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More Stocks, Fewer Options Awarded

More companies are awarding full-value shares of stock instead of options and are linking executive compensation to the achievement of specific goals. Equilar, an executive compensation data firm, says an increase in the trend has occurred, as this year’s proxy season is the third during which “Say on Pay” proposals are appearing.

The number of S&P 1500 index companies awarding stock options only (as opposed to stocks and options) to their employees declined to 5.0% in 2012 from 16.2% in 2007. At the same time, 32.6% of companies gave only restricted stock awards in 2012 versus 17.8% in 2007.

The percentage of S&P 1500 companies granting options fell to 65.2% last year, from 78.5% in 2007. The median number of stock options granted declined to 578,000, continuing a downward trend seen before 2007. At the same time, the proportion of companies granting restricted shares of stock reached 92.8% last year, versus 80.1% in 2007. A median 1.13 million restricted shares were outstanding last year compared to a median 617,000 in 2007.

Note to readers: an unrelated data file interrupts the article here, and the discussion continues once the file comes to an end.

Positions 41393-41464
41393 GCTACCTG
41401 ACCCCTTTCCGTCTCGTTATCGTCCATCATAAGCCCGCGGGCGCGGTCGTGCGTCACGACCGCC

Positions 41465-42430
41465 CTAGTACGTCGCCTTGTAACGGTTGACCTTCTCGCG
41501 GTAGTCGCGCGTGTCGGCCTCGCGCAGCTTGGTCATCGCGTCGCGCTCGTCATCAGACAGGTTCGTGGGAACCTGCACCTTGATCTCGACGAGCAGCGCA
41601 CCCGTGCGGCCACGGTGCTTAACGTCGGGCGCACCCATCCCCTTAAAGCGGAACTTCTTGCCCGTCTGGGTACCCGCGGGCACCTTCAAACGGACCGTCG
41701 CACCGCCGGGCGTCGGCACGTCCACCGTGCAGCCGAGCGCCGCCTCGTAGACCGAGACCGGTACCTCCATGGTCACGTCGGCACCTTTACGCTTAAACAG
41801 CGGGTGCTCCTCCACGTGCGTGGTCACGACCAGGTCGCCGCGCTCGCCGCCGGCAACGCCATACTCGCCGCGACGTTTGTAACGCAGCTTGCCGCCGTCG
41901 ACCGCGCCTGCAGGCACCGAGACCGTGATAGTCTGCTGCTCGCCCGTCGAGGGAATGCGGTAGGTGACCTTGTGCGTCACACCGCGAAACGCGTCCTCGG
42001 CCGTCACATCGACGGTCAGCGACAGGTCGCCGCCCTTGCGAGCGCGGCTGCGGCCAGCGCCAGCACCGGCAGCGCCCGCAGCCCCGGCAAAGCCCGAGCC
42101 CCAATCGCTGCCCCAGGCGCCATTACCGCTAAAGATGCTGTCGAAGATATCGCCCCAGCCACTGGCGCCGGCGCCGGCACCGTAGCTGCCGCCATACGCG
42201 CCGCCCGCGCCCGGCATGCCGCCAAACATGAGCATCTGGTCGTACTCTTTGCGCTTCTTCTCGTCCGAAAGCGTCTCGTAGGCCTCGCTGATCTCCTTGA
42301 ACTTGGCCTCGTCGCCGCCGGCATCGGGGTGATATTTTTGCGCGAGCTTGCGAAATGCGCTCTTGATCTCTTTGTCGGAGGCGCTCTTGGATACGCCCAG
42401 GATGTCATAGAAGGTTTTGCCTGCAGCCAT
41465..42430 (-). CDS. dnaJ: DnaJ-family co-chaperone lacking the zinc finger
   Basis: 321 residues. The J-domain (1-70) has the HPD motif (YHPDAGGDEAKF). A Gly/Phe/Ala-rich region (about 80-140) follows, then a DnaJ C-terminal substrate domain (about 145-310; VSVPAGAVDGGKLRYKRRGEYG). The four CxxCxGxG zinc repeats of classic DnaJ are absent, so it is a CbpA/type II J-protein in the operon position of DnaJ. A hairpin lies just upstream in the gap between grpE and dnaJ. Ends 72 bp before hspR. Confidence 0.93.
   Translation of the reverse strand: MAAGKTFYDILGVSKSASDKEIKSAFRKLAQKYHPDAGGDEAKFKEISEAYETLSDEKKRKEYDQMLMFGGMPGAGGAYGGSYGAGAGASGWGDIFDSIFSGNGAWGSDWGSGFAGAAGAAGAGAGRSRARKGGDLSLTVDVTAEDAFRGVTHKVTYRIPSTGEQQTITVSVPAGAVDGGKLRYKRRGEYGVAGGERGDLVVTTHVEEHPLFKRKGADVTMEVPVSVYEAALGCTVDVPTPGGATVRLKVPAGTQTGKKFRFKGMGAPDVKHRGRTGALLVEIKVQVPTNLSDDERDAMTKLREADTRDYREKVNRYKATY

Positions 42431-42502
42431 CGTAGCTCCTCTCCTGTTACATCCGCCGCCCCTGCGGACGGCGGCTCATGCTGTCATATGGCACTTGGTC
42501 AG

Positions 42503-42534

Utilities were the largest granters of options, awarding a median of 1.04 million last year. Coming in a close second were health care companies, with a median 981,000 option grants awarded. Nearly three-quarters of health care companies gave both stock options and restricted stock, the largest proportion of any sector. Health care company options most commonly came with a five-year cliff vesting period, meaning the contracts could be not exercised for five years.

Equilar also conducted an analysis of chief executive officer CEO awards by taking an early look at proxies from 477 S&P 1500 companies with fiscal-2012 information. The number of companies granting performance-based equity grants to CEOs increased from 50.1% of companies in 2010 to 61.8% in 2012. Approximately 66.2% of these performance equity vehicles were pared with a long-term performance period. Four out of 10 performance equity vehicles were long-term incentive units, which are typically converted into cash or stock at the time of payout.

Source: “2013 Equity Trends Report,” Equilar (www.equilar.com).


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